What is Period Poverty?

Period poverty is typically understood as a lack of access to sanitary products due to financial constraint. However, research indicates that it is often more complicated than this. 

Today, we now know that period poverty is a toxic trio of the cost of sanitary products, lack of education, stigma and cultural taboo surrounding menstrual health.

Although menstruation is a necessary biological function shared by more than half of the world’s population, it is a topic that globally we are tentative to discuss.  In the UK, 48% of girls are embarrassed by their periods while an international study has found that there are about 5,000 slang words used to refer to menstruation in 10 different languages. Slang phrases such as “it’s that time of the month” or even reference to “the red plague” indicates societies’ failure to take periods seriously.

This is why menstrual health management, such as EdUKaid’s Heshima Project, is vital to help end period poverty. 

The Relationship Between Periods and Human Rights

As Hannah Neumeyer, Head of Human Rights at WASH United Nations succinctly states, the association of periods as being “dirty” and “shameful”, is not only a global issue, but also a human rights issue.

Women and girls have human rights, and they have periods. One should not defeat the other

Menstruation brings with it a significant hygiene challenge, with lack of access to safe sanitary products risking infection and infertility. Menstruation can also act as an obstacle to the right to education. According to UNESCO, 1/10 girls in Africa will miss school when they have their period. In Tanzania, this figure is greater, 16% of girls saying that their periods keep them out of school.

Beyond the obvious impact on studies, time away from school pushes women into the private sphere of unpaid care, while increasing the likelihood of child marriage and teen pregnancies. Recent Save the Children research tells us that a further 2.5 million girls are at risk of marriage by 2025 due to school closures during Covid-19. This is the greatest surge in child marriage rates in 25 years.

Traditional Teachings in Tanzania

In Tanzania, the hub of EdUKaid’s work – all three elements of the toxic trio are present. Most notable is the shame and misinformation surrounding menstruation. In rural areas, tradition remains with unyago (an informal education to girls) being conducted directly after the first period by elder women in the community known as Kungwi. Research by EdUKaid, amongst others, has indicated that these unyago trainings offer instruction to girls as young as 9 on how to please a man sexually while failing to teach anything about contraception or sexual reproductive rights. Social scientist, Helgesson, has gone a step further by linking unyago to school drop outs, marriages and the pursuit of romance over education. Tanzanian activists such as Mwanahamisi (Mishy) Singano add to this. In speaking about her first period, Mishy recalls her mother ignoring her calls for help and instead her aunt’s firm instructions that nobody should know when she is menstruating, nor should she leave the house when bleeding.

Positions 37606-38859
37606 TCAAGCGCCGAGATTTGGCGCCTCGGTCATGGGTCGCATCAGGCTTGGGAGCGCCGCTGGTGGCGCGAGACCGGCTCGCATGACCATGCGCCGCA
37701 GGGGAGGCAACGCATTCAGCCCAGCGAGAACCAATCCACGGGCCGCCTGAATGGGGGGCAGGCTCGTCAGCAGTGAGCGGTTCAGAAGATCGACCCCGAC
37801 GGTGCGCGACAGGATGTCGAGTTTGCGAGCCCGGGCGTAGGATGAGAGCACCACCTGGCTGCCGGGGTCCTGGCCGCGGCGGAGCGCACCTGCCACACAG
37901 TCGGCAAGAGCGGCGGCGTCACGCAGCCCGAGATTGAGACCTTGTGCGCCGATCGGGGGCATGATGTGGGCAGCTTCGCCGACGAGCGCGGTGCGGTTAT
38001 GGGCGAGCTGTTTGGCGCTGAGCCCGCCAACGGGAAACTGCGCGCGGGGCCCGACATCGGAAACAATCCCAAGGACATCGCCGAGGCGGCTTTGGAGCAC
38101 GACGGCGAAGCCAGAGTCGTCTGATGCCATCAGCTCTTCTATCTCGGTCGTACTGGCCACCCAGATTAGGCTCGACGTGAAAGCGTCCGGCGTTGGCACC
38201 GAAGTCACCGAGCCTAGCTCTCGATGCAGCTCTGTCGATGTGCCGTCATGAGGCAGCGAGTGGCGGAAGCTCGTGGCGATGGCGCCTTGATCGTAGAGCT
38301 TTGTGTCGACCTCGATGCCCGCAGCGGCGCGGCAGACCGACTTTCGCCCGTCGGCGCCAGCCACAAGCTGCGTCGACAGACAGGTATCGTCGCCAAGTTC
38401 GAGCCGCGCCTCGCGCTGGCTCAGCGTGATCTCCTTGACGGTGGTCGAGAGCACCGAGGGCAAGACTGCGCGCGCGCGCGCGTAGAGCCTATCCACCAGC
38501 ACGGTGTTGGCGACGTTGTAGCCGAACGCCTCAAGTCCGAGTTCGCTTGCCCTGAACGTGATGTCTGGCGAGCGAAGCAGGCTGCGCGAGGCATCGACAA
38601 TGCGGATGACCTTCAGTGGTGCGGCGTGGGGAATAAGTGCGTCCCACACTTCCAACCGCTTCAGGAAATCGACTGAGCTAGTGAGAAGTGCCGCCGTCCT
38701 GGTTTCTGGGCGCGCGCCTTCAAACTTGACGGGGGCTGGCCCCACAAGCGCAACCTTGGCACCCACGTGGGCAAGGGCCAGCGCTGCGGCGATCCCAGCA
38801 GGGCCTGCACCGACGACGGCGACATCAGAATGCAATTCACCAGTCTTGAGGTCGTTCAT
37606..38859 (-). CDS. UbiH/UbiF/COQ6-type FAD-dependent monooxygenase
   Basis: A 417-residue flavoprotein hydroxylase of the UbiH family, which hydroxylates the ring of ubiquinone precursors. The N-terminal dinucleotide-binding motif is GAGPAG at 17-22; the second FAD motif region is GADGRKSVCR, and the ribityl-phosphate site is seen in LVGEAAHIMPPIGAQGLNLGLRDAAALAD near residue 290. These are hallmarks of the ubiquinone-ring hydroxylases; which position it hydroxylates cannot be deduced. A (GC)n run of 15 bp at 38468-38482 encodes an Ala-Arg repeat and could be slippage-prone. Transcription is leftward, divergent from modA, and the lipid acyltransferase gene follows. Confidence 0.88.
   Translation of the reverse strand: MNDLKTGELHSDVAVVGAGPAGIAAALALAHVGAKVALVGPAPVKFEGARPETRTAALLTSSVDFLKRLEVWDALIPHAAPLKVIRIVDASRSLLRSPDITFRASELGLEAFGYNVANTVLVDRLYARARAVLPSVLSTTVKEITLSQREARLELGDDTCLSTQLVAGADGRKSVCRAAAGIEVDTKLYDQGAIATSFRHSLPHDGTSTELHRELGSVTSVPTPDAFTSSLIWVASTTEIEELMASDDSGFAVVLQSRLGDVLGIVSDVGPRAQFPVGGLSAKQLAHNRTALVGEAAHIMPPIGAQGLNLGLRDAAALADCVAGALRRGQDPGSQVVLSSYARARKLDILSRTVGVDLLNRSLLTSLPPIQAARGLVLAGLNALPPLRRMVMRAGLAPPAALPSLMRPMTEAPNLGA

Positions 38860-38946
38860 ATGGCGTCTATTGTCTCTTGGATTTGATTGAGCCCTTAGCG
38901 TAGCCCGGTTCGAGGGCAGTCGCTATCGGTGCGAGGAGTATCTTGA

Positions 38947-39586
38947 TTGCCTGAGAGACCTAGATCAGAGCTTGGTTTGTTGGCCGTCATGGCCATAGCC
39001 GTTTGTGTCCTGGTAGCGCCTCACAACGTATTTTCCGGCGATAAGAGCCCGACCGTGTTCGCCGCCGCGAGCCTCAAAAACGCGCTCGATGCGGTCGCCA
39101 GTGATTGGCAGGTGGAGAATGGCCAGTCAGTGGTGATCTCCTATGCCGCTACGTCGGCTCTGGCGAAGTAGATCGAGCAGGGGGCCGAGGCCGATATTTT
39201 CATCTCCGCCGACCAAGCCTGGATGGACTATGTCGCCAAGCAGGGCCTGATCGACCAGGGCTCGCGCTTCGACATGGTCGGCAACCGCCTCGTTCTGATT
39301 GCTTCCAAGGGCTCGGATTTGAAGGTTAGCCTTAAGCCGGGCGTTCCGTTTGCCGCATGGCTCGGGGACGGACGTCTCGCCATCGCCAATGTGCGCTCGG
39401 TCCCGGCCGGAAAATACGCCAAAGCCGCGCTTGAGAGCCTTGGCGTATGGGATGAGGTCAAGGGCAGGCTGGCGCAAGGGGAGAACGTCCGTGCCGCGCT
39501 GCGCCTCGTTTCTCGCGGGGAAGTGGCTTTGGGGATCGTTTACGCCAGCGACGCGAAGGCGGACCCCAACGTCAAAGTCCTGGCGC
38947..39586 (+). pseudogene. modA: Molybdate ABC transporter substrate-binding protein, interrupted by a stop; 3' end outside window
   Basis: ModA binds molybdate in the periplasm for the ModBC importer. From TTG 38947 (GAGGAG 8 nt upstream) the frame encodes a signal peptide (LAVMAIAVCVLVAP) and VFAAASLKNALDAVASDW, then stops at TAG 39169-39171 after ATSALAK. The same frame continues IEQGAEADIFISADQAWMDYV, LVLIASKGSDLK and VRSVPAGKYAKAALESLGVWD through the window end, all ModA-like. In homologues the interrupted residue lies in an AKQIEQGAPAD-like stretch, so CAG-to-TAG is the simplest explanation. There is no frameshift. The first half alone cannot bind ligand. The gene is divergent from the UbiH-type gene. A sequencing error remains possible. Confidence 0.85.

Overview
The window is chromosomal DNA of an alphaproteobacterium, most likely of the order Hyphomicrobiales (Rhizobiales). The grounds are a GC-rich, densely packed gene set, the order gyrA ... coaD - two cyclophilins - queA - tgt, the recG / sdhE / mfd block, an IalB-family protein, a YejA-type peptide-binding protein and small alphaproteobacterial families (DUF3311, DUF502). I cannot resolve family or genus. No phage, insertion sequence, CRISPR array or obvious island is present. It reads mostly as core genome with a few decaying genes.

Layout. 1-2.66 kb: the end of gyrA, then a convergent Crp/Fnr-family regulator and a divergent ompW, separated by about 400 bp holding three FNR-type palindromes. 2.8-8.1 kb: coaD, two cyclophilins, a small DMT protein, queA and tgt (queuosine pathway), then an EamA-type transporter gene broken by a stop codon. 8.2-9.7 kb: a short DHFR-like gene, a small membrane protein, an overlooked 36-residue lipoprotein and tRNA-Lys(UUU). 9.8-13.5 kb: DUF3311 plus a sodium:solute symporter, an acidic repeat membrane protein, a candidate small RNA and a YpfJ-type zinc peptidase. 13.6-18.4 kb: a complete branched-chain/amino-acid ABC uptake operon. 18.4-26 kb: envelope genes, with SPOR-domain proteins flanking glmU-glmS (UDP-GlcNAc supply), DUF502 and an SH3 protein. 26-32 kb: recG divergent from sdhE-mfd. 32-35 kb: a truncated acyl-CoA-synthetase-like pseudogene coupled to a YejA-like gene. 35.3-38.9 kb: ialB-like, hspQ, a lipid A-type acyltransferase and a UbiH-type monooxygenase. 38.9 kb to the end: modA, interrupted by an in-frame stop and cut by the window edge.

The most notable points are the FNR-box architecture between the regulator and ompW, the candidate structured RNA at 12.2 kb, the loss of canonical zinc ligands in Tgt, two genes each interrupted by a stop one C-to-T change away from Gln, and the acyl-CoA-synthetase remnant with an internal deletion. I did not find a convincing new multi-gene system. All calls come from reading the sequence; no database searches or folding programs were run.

This misinformation surrounding periods has led to an invisibility of statistics on menstrual health in Tanzania. It is clear that if we are to tackle period poverty, it must be done so sustainably by addressing the issue holistically. This means not just providing access to sanitation and sanitary products but changing discriminatory behaviours, misinformation and cultural taboos that prevent women and girls from managing their periods with dignity.

Sustainable Menstrual Health Management

EdUKaid’s Heshima Project, funded by UK Aid, leads by example in menstrual health management. The Heshima Project provides a cost-effective solution to all three aspects of period poverty. Project activities and results to date include:

Issa Mfaume, Chairman of the School Committee “Heshima Project has helped in improving the attendance of girls in schools because girls and the community have been provided with menstrual health education which was the main cause of absenteeism and drop out in our school”.

Rukja Ismail, Parent “I am very grateful to EdUKaid for its Heshima Project which has enabled my daughter to understand her rights as a girl, to be confident and this has enabled my daughter and I to freely talk and discuss about her menstruations”.

By involving both elders, Kungwi, parents, boys, education officials and local actors in menstrual health management, the Heshima Project is now self-sufficient. The Kungwi’s role in girl’s sex education remains, this time unyago voicing menstruation in a positive and dignified manner while encouraging girls to remain in school. In doing so, it is hoped that girl’s periods and their human rights no longer need to be seen in opposition.

If you would like to assist EdUKaid in tackling the root causes of period poverty, please consider donating or fundraising here